He leaves her house unsettled. Their conversation makes him feel somehow less for caring about having nice things, for wanting to be a part of high society. James finds himself, over the next days, thinking more than he’d like about Francesca. She’s certainly a lot more interesting to him than beautiful, eighteen-year-old Sylvia Randle, the woman Miriam has decided he should consider. The next time James sees Fran, at the opera where Edward is flaunting his diamond bedecked paramour, James asks Fran to come riding with him the next day. That date leads to another which leads to a kiss and suddenly, for the first time in his life, James is in love with the worst woman (for him) in London.
Though this is a short book–it comes in at under 300 pages–The Worst Woman in London feels expansive. Ms. Bennet has clearly researched the laws of the time. Women and men were treated very differently in matters of divorce, much to the detriment of the former. Fran meets regularly with her solicitor and those conversations are fascinating. James muses–and we are privy to his thoughts–a great deal about work, money, and the roles men are assigned in his aristocratic world. This is a book whose intellect is obvious and enjoyable–my favorite kind!
It is, however, first and foremost a romance novel and, as noted earlier, contains not one but two sets of lovers. The primary romance between James and Fran is sexy and believable. I liked them–they are admirable, honorable, and ethical leads. James becomes a better man because of his love for Fran and Fran gets the kindness, passion, and love Edward denied her. But–and this is a bit of a problem–they weren’t as compelling to me as the other lovers: Edward and Sylvia.
Edward is a thorough bounder–and, in historical romance, I have a weakness for such men. Sylvia is reckless, resentful, and believably immature. Each takes one look at the other and thinks, I want THAT. Their courtship–it barely qualifies for the term–is heedless and hot and quite likely to end in ruin. Neither she nor Edward care–and I loved them for it. I’d have happily read as much about them as I did about James and Fran–to be honest, I’d have been happier to have read more about them than James and Fran. I suspect the reason I can’t is that Ms. Bennet knows that today’s modern reader is likely to have a hissy fit if a genuine cad, even a somewhat redeemable cad, is the hero. To me, romance is the less for it but that’s just me.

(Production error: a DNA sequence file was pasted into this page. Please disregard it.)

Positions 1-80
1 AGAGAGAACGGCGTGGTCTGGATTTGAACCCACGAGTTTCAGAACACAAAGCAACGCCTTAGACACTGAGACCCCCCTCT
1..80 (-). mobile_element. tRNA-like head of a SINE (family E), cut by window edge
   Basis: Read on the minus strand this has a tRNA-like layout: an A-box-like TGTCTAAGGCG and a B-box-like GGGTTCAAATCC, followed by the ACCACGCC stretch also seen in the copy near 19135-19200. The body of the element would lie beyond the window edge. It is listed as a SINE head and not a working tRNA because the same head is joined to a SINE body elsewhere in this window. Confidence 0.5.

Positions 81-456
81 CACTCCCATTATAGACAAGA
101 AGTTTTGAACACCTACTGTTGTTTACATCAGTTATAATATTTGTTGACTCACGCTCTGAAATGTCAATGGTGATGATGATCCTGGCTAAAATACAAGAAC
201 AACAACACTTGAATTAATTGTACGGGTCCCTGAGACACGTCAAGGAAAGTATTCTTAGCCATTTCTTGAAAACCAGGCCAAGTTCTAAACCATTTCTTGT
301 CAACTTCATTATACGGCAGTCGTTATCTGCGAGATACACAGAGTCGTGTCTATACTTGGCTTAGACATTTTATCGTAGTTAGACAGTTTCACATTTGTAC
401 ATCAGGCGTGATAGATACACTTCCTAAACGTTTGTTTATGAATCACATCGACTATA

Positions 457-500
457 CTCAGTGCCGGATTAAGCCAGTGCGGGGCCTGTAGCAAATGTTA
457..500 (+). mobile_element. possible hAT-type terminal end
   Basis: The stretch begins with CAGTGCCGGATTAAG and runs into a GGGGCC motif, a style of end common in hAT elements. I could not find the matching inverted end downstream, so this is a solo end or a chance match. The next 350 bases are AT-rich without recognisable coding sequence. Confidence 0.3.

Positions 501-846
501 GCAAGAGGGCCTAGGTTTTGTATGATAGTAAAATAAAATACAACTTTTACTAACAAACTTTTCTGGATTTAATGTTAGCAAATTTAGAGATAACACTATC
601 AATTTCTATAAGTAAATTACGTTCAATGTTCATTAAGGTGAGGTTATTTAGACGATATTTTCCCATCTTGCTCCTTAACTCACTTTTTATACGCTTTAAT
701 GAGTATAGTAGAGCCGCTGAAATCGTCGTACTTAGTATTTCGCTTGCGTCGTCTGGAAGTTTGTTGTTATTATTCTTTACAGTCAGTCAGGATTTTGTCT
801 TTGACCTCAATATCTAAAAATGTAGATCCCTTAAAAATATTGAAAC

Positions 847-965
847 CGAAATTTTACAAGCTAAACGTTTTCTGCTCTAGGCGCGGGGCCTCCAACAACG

The Worst Woman in London gets a DIK from me. It’s romantic, feminist, and shimmers with intelligence. Let’s hope Ms. Bennet keeps writing–we need more historical romance just like this!
Impenitent social media enthusiast. Relational trend spotter. Enjoys both carpe diem and the fish of the day.
|Review Date:||February 3, 2023|
|Book Type:||European Historical Romance | Historical Romance|
|Review Tags:||divorce | Victorian|
Just finished it and Dabney’s review is spot on. Thoroughly enjoyed it, wonder if the author will ever tell the rest of Sylvia’s story – even in short story or novella form because it might be fascinating to learn more about a female artist in this place and time – and I’ll be checking out the rest of Bennet’s backlist as she’s a new to me author. This story is about adults who have adult conversations, and we’re privy to almost all of them. The story is told mostly from James’ and Fran’s points of view, but we get a few glimpses inside Edward and Sylvia’s heads as well. I even liked the relationship that develops between Fran and Mrs. Kirkpatrick, Edward’s mistress. Why couldn’t two women, both deliberately bullied in a public setting through no fault of their own, find common ground? Realistic? Maybe not, but it is a romance and I thoroughly enjoyed it.
I just picked this up based on Dabney’s review and was shocked to find it for $1.99 at Amazon . . . how can you go wrong at that price?
I had fun with this one, too.
I only read the beginning because I don’t like to know too much before reading a book. I will come back to your review after I have read it.
Like you, I thoroughly enjoyed her previous books and was so happy when I saw on Instagram that she had a new book coming out!
I will be picking this up today and hopefully getting a chance to read it this weekend!
I’m intrigued and am checking this one out!